MannKind Trading May Lure Regulators After Drug Fails to Win FDA Approval
The 38 percent drop in MannKind Corp.’s stock five hours before the drugmaker failed to win approval for a diabetes treatment may draw attention from the Securities and Exchange Commission, said James Angel and Tamar Frankel, finance professors who follow the industry.
MannKind fell as low as $6.05 at 10:36 a.m. New York time yesterday, from $9.37 the prior minute, according to data compiled by Bloomberg. The stock traded for $9.11 at 11:57 a.m., when Nasdaq OMX Group Inc. halted trading through the 4 p.m. close of U.S. exchanges. Valencia, California-based MannKind slumped 32 percent to $6.17 today.
The Food and Drug Administration asked the company for two new studies of Afrezza, an inhaled insulin, the night before MannKind revealed that fact in a statement at 3:34 p.m., Chief Financial Officer Matt Pfeffer said in an interview yesterday. Nasdaq and NYSE Euronext decided not to cancel the MannKind trades that drove the shares down between 10:36 a.m. and 10:39 a.m. after originally saying they may be erroneous.
“Anybody who sold at that time definitely should be getting some good lawyers,” said Angel, who teaches at Georgetown University in Washington and serves on the board of Direct Edge Holdings LLC, which owns two U.S. stock exchanges. “It looks like somebody was executing a large trade fast and basically just dumped it on the market.”
John Nester, an SEC spokesman, didn’t respond to a telephone call and e-mail requesting comment.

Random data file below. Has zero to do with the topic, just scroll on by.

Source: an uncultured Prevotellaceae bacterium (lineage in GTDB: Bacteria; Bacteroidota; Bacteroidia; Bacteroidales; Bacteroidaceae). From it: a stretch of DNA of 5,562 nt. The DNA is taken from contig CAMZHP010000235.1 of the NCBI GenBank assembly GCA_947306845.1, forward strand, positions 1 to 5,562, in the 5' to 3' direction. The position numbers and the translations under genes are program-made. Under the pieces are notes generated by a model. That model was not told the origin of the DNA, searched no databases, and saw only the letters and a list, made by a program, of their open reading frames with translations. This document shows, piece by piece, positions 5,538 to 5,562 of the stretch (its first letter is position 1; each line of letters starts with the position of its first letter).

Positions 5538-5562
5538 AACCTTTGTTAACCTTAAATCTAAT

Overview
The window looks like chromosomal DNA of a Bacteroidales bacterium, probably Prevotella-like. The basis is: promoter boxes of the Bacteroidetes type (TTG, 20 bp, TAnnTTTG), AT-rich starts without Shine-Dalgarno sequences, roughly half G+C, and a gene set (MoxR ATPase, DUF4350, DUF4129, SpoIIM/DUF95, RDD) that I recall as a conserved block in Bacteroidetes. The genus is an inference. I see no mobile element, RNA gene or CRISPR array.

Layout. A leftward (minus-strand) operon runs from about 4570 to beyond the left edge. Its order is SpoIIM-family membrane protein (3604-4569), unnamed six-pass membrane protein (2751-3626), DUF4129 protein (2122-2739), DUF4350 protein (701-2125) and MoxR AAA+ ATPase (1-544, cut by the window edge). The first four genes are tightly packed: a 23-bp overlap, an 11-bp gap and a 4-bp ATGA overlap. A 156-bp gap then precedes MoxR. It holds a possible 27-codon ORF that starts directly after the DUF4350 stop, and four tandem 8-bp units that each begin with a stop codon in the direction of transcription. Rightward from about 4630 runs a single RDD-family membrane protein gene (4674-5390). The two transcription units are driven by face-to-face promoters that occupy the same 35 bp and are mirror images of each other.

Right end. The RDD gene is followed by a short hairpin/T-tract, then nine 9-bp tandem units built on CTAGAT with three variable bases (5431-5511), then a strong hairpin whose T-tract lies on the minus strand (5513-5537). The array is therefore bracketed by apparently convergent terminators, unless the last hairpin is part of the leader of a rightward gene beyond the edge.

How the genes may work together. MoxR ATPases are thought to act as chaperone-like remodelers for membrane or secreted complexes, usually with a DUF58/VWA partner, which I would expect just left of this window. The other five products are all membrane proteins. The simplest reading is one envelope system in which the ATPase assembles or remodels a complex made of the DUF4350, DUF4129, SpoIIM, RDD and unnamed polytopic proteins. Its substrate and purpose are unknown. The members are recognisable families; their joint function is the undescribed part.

‘Would Be Irrational’
“It would be irrational not to have some concern” that yesterday’s plunge resulted from the FDA decision leaking, Pfeffer said. The CFO said he doesn’t have “any reason to believe that was the case.”
MannKind said on Dec. 28 that the FDA was delaying a decision originally scheduled for the next day to take more time to complete its evaluation. The shares rose 3.3 percent. Yesterday’s decline was the biggest intraday since April 2008, when Pfizer Inc., the world’s largest drug company, reported an increase of lung cancer among patients who used its discontinued inhaled insulin Exubera.
The FDA told MannKind to conduct more patient trials of an inhalation device that the company introduced after conducting studies using a previous one. While the company had completed studies to demonstrate that the devices were equivalent, the FDA demanded new 12-week human trials comparing them. The FDA action may delay the drug’s approval by 18 to 24 months, said Jon Lecroy, an analyst at Hapoalim Securities in New York.
Nasdaq halted trading at 11:57 a.m. because of “news pending,” according to data sent to Bloomberg. Nasdaq uses that designation only when companies it lists inform the exchange of material announcements, said Wayne Lee, a spokesman for the owner of the Nasdaq Stock Market.
Trading volume for MannKind jumped to 1.42 million shares at 10:36 a.m., compared with the 20-day average of 79,396 during that minute, according to data compiled by Bloomberg. The retreat by MannKind shares to $6.05 at that time was a return to levels last seen in November.
“The SEC or a committee that examines systemic risk should look” at MannKind’s drop, said Frankel, a corporate governance professor at Boston University. “Not only because of the possible foul play, but mostly for an attempt to understand well how the markets work today and decide as a matter of policy whether fluctuations of this sort are desirable and if they’re not desirable, then what to do about it.”
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